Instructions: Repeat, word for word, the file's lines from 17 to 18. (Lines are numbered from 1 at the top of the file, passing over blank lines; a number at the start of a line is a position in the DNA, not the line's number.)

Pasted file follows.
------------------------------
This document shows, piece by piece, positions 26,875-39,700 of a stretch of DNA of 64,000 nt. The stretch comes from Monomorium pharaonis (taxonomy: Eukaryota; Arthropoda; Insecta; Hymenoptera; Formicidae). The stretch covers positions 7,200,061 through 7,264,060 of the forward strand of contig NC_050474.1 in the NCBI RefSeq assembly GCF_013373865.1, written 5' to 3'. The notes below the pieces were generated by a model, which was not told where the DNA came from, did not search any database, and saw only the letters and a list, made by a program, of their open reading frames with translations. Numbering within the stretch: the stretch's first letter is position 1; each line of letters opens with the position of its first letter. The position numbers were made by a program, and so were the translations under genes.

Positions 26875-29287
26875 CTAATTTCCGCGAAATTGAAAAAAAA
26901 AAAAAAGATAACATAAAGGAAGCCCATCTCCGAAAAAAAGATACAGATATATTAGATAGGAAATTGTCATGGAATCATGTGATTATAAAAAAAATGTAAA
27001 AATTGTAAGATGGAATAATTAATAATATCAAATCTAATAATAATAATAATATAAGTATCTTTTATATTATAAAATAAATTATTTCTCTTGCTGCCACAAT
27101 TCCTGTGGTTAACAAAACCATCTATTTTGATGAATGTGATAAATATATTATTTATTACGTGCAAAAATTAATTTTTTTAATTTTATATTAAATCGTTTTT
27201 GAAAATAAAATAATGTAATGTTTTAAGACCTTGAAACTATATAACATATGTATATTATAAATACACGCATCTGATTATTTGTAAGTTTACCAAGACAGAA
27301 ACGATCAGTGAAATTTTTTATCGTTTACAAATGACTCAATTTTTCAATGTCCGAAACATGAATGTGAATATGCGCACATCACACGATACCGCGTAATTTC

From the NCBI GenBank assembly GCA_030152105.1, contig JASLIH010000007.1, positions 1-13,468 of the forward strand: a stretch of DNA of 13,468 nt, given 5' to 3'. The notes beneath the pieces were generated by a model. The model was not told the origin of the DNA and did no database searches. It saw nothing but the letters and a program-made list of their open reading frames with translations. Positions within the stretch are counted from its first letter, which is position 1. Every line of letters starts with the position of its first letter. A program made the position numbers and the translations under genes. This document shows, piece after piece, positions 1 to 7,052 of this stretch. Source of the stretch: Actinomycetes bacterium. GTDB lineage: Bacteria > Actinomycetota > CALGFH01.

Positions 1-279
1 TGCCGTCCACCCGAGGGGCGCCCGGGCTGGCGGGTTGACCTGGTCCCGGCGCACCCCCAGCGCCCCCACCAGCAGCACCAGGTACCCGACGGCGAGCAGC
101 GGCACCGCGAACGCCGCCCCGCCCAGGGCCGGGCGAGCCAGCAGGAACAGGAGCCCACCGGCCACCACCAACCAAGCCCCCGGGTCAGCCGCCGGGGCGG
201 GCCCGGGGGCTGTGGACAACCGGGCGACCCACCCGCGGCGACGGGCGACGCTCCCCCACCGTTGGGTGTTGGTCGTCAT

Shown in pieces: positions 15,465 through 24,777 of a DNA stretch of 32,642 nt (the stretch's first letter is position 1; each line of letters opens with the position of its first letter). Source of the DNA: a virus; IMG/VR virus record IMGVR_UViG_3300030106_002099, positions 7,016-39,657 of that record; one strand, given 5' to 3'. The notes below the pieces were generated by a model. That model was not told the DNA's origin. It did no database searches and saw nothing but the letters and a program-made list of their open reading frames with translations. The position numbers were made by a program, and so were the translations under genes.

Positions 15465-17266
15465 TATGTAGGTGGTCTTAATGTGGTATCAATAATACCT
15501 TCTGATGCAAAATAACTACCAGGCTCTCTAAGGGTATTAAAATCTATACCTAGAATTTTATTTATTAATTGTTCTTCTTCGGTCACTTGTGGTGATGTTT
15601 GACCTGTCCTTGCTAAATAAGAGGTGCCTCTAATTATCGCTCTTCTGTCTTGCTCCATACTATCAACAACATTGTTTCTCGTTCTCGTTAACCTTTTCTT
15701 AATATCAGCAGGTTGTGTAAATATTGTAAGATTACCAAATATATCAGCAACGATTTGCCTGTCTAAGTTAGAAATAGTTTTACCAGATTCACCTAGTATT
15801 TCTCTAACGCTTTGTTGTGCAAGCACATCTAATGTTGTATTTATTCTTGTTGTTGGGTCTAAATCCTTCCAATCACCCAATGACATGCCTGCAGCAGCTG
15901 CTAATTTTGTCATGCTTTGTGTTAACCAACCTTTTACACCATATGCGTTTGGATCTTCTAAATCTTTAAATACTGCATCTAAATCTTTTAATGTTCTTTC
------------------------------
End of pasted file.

15501 TCTGATGCAAAATAACTACCAGGCTCTCTAAGGGTATTAAAATCTATACCTAGAATTTTATTTATTAATTGTTCTTCTTCGGTCACTTGTGGTGATGTTT
15601 GACCTGTCCTTGCTAAATAAGAGGTGCCTCTAATTATCGCTCTTCTGTCTTGCTCCATACTATCAACAACATTGTTTCTCGTTCTCGTTAACCTTTTCTT